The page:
Art and Music come alive at the National Art Gallery Soiree

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Photos courtesy of Music & Beyond

Last Tuesday the National Art Gallery was brought to life with the power of music for the first time ever.

Ottawa Life has been looking forward to the soirée at the National Art Gallery for weeks now, after having heard Julian Armour, Artistic and Executive Director, speak to us about the event.

Armour’s voice rang with excitement when he discussed his plans for the soirée; that there would be music in every gallery, music that would make the art on the walls come alive.

“In the renaissance room there will be an organ playing. You will come in and see this British painting and hear 16th century British music playing, and I got baroque dancers in the baroque gallery. All throughout the gallery music will be playing. In the modern gallery, modern music will be playing, minimalist music will be playing in the minimalist gallery. A new re-branding of the gallery is around Indigenous arts, and we will have Indigenous throat singers and drummers. In the Impressionist gallery we will have a harp playing and in the Modern gallery

there will be a 20th century nine foot Steinway, played by Tomson Highway.”

Reflecting on the Soirée we can safely say that it was everything we imagined it would be, and more. A truly magical night that seamlessly paired art and music together for an unforgettable, multi-sensory experience.

Ottawa Life would like to re-live Tuesday night by sharing some of our highlights with you.

Legendary pianist and playwright, and member of the Barren Lands First Nation Tomson Highway played into the night with his grandson by his side.

The audience was mesmerized by the Inuit throat singers, and in that intimate space it was as if the crowd could feel the same emotions the singers were expressing through their song.

Ottawa Life talked to Stephen and Raymond Hanson, who were also blown away by the Inuit throat singers.

“We were enchanted by the two Inuit throat singers who performed in the ante-chamber to the Inuit Gallery, surrounded by ancient artifacts. One of the singers came with her two young children…who, we learned, were taught to throat sing before they could talk. All, including the kids were dressed in traditional costume. The singers – both from Ottawa – took turns explaining both what the melody was about, and how each singer contributed to the sound. A lullaby was sung in traditional style, with the youngest little one on her Mom's back. Then the children wanted to sing too, so Mom dropped to her knees to be closer to their height, and each holding the other's elbows, sang face to face, one after the other. Unforgettable.”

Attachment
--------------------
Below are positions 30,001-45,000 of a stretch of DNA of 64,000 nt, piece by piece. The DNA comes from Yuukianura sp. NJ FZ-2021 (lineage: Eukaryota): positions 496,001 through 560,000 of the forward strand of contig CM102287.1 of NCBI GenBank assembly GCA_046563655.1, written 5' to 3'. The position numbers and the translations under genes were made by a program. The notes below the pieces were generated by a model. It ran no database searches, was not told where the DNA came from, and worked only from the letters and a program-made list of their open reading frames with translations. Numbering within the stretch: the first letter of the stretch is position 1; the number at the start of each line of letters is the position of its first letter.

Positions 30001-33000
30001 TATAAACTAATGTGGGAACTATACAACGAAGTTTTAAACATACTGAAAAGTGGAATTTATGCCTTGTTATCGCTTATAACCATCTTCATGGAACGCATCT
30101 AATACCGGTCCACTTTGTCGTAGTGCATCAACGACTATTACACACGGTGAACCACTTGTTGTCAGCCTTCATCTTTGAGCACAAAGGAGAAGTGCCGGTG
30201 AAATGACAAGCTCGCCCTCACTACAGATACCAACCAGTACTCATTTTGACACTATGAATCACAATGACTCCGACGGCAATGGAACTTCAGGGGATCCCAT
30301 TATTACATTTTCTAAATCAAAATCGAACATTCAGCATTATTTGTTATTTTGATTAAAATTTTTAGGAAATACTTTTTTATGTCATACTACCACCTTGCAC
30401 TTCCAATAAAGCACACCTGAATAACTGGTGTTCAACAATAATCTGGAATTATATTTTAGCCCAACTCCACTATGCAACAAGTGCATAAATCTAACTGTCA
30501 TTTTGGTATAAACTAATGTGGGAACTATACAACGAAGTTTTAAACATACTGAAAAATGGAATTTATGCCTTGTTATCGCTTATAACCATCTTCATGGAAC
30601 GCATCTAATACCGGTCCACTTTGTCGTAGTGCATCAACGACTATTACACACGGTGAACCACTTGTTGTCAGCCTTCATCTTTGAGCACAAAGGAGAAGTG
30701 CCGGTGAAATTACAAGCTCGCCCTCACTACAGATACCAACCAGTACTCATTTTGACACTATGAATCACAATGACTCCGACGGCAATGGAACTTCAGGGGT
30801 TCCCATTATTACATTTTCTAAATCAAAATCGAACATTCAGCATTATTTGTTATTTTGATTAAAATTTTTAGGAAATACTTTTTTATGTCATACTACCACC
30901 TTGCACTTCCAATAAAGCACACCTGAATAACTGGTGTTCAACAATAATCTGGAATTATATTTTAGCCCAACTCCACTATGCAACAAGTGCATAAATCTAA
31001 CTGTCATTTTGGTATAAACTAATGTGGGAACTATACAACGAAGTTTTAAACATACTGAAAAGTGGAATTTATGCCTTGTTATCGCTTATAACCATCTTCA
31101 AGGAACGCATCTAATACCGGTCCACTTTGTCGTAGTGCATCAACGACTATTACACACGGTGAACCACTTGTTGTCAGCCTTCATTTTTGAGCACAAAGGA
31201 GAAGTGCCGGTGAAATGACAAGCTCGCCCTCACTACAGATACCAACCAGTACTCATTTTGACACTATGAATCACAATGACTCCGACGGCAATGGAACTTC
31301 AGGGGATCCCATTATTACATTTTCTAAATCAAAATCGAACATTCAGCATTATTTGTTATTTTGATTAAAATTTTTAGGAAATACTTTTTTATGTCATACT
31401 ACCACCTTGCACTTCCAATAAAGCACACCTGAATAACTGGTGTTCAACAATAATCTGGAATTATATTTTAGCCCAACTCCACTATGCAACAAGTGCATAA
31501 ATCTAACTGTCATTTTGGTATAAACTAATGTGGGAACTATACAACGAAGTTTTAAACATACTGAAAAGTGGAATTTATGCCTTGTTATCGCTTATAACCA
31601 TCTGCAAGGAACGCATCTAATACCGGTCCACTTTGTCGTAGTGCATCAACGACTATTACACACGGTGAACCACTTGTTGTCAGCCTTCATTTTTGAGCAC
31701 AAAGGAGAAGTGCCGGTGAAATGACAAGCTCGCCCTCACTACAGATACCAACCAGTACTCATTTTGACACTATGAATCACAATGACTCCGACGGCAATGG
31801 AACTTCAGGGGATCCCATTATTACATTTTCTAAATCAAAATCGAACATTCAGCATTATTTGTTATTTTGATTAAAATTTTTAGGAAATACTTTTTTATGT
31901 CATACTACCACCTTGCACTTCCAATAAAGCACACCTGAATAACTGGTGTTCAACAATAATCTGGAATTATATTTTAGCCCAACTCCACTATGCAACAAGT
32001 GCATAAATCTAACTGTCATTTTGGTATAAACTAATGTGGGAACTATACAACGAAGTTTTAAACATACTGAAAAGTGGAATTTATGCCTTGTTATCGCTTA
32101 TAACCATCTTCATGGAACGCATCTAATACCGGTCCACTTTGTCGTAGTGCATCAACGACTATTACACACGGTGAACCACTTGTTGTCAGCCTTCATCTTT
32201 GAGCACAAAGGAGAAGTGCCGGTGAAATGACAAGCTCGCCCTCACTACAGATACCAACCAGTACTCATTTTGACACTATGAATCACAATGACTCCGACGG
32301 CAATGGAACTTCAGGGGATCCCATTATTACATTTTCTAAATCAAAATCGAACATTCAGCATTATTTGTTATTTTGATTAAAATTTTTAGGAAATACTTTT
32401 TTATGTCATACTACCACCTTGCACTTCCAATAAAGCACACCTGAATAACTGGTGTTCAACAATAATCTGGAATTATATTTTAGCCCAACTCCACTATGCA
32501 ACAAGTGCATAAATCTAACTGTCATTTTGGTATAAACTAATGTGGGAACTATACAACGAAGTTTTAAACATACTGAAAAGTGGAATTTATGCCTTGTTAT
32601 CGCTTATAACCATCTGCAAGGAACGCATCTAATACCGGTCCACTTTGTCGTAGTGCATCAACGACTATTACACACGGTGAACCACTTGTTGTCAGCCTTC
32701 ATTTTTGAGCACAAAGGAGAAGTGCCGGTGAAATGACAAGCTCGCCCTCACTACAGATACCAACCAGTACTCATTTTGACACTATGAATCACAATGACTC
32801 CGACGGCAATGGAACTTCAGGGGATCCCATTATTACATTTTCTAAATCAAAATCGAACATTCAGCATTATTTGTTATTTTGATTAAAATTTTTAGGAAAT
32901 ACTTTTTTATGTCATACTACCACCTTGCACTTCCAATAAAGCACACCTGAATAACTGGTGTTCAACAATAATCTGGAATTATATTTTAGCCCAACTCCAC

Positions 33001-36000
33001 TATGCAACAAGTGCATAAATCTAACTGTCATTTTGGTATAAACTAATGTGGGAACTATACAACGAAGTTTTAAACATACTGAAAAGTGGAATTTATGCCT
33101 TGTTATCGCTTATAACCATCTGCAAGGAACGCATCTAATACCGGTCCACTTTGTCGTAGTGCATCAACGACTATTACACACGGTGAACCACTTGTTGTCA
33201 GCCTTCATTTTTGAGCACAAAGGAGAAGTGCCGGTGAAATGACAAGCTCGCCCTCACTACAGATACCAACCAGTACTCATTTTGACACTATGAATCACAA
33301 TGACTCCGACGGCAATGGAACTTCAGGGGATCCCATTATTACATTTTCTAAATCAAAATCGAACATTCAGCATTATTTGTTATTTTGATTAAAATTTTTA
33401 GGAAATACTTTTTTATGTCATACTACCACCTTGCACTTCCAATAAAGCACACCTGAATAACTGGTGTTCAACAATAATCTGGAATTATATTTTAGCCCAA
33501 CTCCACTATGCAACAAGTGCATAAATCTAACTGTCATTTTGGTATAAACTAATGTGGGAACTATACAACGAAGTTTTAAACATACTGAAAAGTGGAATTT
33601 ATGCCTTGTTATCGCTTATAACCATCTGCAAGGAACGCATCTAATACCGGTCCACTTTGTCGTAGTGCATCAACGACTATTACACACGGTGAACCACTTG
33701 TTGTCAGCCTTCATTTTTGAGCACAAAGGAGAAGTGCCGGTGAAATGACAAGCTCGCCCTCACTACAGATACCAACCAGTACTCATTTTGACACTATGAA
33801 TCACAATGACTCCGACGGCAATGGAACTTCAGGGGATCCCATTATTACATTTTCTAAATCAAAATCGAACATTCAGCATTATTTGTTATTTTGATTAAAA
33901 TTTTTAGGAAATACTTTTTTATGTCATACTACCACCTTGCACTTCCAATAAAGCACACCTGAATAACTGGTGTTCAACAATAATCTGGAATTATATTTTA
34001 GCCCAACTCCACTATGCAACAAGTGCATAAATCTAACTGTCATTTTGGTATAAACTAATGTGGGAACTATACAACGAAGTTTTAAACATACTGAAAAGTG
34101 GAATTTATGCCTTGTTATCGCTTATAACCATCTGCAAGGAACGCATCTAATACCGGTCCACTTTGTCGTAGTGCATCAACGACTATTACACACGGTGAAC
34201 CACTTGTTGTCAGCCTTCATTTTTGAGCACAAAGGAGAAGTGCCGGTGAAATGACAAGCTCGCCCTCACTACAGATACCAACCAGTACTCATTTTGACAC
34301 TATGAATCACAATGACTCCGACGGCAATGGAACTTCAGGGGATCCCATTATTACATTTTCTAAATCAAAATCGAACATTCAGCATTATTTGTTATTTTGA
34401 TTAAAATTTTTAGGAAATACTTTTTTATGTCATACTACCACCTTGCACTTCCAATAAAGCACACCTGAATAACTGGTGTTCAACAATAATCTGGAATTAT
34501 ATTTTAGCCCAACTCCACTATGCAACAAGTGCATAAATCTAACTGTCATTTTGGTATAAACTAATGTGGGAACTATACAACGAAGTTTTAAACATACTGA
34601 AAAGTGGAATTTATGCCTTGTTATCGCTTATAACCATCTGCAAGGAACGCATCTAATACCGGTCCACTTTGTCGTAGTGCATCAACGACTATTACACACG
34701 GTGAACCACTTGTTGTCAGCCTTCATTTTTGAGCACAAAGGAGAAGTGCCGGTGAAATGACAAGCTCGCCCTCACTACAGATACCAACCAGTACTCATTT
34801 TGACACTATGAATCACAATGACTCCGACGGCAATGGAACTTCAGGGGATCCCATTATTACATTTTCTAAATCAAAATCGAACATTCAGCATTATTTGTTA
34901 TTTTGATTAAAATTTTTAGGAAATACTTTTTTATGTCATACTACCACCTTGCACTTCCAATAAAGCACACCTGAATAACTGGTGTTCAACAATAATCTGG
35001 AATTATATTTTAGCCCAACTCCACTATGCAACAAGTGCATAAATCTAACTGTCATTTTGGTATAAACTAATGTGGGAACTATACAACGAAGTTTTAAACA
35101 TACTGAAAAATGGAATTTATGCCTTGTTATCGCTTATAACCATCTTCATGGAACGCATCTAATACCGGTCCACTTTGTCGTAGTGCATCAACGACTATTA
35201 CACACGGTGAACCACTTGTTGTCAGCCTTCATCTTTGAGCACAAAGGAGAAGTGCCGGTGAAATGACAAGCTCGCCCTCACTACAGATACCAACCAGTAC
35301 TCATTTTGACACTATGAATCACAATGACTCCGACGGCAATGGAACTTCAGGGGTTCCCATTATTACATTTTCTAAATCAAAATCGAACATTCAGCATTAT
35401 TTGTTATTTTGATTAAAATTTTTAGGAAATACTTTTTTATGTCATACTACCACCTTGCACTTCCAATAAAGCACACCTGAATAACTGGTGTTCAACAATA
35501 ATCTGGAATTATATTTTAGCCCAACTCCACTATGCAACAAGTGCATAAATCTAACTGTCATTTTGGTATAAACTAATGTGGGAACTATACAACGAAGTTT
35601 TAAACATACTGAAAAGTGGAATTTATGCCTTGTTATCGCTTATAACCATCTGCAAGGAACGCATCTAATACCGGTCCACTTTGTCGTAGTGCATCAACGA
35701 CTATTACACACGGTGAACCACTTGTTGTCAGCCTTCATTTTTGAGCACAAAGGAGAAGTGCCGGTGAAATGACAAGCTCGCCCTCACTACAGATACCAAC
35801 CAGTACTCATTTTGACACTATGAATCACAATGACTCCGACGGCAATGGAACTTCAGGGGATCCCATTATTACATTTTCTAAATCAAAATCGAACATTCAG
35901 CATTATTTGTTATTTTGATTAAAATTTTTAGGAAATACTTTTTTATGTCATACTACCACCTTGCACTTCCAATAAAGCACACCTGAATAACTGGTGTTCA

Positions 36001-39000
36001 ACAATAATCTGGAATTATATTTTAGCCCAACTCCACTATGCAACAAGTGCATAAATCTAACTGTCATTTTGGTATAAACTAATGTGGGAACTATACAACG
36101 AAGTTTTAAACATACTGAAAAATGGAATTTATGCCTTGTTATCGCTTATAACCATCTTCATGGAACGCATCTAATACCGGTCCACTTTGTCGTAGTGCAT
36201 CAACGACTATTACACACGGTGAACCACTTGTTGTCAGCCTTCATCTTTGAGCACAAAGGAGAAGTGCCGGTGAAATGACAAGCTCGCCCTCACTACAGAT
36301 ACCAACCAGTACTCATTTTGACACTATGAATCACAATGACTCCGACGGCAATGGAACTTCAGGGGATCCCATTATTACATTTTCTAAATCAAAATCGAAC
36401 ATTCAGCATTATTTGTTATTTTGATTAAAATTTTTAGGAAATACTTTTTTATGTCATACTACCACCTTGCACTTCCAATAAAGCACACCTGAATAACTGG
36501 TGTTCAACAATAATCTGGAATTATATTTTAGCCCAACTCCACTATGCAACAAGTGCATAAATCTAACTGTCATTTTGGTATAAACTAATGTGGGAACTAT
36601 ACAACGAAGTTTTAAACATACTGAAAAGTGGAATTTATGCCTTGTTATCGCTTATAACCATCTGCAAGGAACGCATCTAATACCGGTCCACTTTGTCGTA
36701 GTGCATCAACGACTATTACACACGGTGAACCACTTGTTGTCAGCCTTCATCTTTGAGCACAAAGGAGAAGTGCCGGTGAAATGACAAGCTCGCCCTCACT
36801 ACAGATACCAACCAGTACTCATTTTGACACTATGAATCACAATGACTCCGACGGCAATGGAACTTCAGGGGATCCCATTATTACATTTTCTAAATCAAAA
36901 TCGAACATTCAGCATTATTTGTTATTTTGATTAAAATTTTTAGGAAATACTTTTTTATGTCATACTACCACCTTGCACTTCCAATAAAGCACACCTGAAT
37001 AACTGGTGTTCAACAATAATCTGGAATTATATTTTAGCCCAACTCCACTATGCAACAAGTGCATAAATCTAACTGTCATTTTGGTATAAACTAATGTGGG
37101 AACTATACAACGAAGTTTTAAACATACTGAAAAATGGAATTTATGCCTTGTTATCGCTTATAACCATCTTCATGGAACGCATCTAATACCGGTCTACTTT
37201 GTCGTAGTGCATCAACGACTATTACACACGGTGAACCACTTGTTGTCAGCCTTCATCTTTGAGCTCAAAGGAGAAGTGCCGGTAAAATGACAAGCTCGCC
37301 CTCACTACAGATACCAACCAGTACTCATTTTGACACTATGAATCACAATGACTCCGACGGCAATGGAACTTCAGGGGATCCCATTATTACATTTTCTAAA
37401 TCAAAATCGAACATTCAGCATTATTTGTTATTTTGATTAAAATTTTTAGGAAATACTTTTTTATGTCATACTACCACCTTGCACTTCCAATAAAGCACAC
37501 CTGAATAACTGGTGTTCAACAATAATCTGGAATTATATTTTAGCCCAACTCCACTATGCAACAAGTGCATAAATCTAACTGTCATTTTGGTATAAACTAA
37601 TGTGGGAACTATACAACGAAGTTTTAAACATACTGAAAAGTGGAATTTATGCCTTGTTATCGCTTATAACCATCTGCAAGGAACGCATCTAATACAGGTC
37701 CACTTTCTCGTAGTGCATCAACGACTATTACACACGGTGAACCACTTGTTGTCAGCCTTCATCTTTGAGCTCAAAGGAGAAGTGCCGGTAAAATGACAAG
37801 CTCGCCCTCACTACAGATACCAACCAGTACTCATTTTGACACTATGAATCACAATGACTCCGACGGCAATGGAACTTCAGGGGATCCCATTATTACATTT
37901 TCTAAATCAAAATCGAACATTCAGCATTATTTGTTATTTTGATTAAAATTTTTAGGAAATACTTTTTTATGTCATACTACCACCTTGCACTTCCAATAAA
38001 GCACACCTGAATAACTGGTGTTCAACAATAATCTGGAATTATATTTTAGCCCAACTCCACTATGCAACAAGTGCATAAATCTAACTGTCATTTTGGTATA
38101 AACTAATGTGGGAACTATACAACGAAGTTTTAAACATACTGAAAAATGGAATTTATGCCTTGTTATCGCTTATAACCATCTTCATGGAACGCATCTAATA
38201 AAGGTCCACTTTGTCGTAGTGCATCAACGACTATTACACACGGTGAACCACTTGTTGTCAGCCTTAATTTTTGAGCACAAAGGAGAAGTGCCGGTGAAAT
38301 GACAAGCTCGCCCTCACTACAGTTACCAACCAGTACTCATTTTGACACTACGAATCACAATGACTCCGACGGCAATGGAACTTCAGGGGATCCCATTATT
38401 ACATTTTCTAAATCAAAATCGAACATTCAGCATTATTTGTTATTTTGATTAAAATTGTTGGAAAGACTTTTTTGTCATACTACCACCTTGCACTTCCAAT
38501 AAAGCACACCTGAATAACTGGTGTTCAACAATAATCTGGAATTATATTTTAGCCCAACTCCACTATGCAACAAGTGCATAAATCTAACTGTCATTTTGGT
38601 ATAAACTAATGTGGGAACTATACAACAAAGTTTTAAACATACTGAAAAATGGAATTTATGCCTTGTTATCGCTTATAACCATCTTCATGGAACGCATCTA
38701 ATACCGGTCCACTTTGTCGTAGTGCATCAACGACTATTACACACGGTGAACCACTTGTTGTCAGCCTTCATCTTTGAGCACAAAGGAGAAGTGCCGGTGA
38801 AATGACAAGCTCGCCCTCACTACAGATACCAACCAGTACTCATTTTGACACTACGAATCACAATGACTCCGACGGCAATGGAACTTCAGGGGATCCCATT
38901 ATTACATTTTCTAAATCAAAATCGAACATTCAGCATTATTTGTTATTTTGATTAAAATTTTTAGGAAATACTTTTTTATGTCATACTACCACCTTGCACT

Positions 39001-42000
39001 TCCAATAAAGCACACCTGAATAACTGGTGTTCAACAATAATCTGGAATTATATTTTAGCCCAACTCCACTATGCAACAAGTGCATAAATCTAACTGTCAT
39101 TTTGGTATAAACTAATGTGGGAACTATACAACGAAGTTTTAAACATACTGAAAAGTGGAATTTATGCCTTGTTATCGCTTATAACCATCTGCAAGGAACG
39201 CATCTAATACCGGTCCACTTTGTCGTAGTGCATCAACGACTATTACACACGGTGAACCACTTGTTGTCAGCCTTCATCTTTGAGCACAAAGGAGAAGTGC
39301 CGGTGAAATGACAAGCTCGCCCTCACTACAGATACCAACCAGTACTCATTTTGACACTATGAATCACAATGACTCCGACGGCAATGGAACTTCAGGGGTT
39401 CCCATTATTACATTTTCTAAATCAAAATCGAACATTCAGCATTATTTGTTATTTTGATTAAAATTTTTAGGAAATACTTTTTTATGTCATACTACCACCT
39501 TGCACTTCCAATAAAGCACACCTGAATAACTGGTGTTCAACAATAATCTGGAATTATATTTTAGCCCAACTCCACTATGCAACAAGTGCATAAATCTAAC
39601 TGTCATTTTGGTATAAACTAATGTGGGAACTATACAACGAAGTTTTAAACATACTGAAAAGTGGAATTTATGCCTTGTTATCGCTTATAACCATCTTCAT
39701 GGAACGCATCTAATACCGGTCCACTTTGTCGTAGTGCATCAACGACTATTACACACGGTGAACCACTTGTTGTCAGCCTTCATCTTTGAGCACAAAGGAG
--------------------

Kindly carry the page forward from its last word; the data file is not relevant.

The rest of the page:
If you’ve been to the National Art Gallery, you have likely seen the Voice of Fire by Barnett Newman – an abstract, larger than life painting that towers over you with a red stripe through it. For this piece, the Capital Chamber Music Choir gave the Voice of Fire a new meaning, a performance and experience that we won’t be able to forget the next time we see this piece.

From the European collection to the Canadian and Indigenous Art Exhibit we were met by evolving music that enchanted our senses.

“The music offered by different groups evolved from the beat of the indigenous drum, to voice (a quartet), through the rich repertoire of a pipe organ, to a toe-tapping string trio, to harp and then piano.”

Like nothing you’ve ever heard before, David Finkle intertwined natural noises with recorders and flutes in his solo.

“Instruments perhaps best described like the pan flute as "winds of the soul" – in a gallery dominated by the triptych Androgyny, by Norval Morrisseau. The powerful tableau, known as The Thunderbird, once hung in the ballroom of Rideau Hall at the request of then Governor General Michelle Jean. Gallery Docent Francine Chabot-Plante, who was on hand throughout the performance provided the history and interpretation of symbolism in the triptych.”

It was a night to remember – a night that brought so much depth to both visual art and music, and the relationship between the two. From now on we will always hear music when we look at art. And when we hear classical music a picture will be painted within our imaginations, evoking both stories and emotions, just as Tuesdays’ Soirée did.